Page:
In Belmont is a lady richly left, And she is fair and—fairer than that word— Of wondrous virtues. Sometimes from her eyes I did receive fair speechless messages. Her name is Portia, nothing undervalued To Cato’s daughter, Brutus' Portia. Nor is the wide world ignorant of her worth, For the four winds blow in from every coast Renownèd suitors, and her sunny locks Hang on her temples like a golden fleece, Which makes her seat of Belmont Colchos' strand, And many Jasons come in quest of her. O my Antonio, had I but the means To hold a rival place with one of them, I have a mind presages me such thrift That I should questionless be fortunate! (A I, s i)

Bassanio speaks to Antonio about his plan to court Portia. While Bassanio reveals he likes Portia’s beauty and good character, he proposes this plan more as a means to gain wealth and fix his money problems. Bassanio speaks specifically of Portia’s widely known wealth. Even though Bassanio mentions Portia’s virtues and seems genuinely interested in marrying her, he outwardly admits that her wealth motivates him. Bassanio’s character shows how wealth and greed often coincide with other human motivations.

You would be, sweet madam, if your miseries were in the same abundance as your good fortunes are. And yet for aught I see, they are as sick that surfeit with too much as they that starve with nothing. It is no mean happiness, therefore, to be seated in the mean. Superfluity comes sooner by white hairs, but competency lives longer. (A I, s ii)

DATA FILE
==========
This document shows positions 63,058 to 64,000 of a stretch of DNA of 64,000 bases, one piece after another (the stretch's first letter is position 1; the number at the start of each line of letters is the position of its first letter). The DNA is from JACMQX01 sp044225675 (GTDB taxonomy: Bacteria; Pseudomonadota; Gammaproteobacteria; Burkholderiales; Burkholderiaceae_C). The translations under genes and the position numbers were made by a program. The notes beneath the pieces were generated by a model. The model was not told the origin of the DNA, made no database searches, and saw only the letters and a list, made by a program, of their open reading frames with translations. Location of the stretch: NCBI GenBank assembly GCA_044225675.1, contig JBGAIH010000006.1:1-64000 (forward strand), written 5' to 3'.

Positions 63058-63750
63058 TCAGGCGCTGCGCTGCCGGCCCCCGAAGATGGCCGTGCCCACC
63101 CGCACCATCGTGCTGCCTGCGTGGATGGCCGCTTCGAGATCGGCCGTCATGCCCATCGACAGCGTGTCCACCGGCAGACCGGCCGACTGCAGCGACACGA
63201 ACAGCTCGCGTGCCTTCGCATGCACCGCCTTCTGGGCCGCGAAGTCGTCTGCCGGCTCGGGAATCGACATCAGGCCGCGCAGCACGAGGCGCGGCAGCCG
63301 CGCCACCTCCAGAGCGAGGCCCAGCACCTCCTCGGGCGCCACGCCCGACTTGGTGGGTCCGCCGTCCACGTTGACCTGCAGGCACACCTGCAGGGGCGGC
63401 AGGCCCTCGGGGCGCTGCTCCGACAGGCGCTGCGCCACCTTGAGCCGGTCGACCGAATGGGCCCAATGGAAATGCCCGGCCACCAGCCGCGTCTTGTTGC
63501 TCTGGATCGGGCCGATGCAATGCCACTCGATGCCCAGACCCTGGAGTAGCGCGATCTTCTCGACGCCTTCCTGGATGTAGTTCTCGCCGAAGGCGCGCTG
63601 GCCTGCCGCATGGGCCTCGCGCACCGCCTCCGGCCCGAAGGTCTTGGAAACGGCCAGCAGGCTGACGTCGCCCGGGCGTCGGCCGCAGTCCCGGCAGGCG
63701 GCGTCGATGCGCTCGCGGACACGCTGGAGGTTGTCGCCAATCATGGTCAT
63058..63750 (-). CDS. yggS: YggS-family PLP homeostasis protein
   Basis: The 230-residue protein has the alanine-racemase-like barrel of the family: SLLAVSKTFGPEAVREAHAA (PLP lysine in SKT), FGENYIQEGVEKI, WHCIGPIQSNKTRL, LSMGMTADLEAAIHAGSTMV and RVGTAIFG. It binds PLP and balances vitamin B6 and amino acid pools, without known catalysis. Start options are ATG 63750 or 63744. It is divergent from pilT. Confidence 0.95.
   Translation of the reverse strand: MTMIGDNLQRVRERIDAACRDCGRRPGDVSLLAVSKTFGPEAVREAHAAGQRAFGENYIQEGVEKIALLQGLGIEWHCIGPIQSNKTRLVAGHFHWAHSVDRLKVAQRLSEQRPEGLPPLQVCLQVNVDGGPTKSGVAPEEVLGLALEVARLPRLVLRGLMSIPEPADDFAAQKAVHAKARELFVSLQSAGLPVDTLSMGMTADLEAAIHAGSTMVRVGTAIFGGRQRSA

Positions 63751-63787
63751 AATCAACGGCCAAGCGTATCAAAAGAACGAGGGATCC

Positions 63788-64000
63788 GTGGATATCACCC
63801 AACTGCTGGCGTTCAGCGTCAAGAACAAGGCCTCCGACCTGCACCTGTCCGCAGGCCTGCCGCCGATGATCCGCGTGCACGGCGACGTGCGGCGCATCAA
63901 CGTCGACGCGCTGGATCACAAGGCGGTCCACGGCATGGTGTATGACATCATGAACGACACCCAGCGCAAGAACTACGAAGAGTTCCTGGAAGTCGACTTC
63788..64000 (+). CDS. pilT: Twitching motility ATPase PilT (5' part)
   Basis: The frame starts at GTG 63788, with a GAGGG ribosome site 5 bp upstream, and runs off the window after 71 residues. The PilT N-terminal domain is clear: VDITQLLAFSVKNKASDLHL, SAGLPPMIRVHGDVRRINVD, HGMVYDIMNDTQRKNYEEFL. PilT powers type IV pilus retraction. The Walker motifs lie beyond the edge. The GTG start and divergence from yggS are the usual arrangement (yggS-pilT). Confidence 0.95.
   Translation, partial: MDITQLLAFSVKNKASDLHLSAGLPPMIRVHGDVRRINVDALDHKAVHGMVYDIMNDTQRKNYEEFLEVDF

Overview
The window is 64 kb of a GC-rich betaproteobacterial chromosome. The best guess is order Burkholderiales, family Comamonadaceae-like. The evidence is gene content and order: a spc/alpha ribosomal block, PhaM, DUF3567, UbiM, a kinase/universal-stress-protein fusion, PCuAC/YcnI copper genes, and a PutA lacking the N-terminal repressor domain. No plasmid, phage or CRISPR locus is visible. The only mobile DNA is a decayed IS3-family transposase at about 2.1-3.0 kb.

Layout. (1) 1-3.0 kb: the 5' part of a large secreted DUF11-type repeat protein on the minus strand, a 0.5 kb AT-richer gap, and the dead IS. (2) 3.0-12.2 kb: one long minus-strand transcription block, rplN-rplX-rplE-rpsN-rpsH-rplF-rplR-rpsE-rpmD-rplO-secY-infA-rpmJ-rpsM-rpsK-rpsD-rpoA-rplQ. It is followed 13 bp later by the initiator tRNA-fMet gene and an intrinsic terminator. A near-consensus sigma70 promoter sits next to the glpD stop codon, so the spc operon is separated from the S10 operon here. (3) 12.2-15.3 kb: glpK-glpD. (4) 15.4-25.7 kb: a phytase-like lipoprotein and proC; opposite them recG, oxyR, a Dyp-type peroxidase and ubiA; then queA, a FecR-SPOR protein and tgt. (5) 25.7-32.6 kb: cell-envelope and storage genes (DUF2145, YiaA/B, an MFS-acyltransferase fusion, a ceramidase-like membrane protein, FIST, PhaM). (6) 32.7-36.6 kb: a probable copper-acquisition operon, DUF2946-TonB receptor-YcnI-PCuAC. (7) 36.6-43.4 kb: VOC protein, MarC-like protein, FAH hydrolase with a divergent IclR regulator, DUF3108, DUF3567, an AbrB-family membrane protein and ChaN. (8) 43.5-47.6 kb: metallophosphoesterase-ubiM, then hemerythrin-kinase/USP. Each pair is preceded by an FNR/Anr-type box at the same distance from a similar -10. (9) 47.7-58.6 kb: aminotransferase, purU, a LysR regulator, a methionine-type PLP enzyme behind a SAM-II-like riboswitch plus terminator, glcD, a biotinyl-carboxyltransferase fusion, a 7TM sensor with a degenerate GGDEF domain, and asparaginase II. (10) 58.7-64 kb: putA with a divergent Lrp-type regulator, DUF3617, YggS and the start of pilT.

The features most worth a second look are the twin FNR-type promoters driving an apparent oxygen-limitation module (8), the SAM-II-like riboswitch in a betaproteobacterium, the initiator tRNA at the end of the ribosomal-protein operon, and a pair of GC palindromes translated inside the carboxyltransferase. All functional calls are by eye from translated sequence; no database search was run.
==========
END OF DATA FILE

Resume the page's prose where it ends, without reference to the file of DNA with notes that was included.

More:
Nerissa makes a case to Portia about the human costs of wealth, comparing the effects of adversity and prosperity. Portia, a rich heiress, has told Nerissa of feeling miserable as she contemplates choosing her husband according to her father’s will. Nerissa explains to Portia that she believes that having too much money can cause just as many problems as not having enough money. She continues by saying that those who live the longest are typically somewhere in the middle in terms of wealth. Nerissa identifies the theme of wealth and greed as she recognizes that Portia’s wealth comes with its share of challenges.

All that glisters is not gold— Often have you heard that told. Many a man his life hath sold But my outside to behold. Gilded tombs do worms enfold. Had you been as wise as bold, Young in limbs, in judgment old, Your answer had not been inscrolled. Fare you well . . . (A II, s vii)

The Prince of Morocco reads a scroll he finds inside the gold box he chose in his attempt to win Portia’s hand in marriage. The text informs the suitor who opens the box not only of his incorrect choice but also of his flawed thinking. Portia’s father, who created this test, tries to make an important point about greed and wealth through the message he left in the golden box. Portia’s father tests his daughter’s suitors on their greed by making the gold box an incorrect choice, clearly stating that life is about more than wealth.

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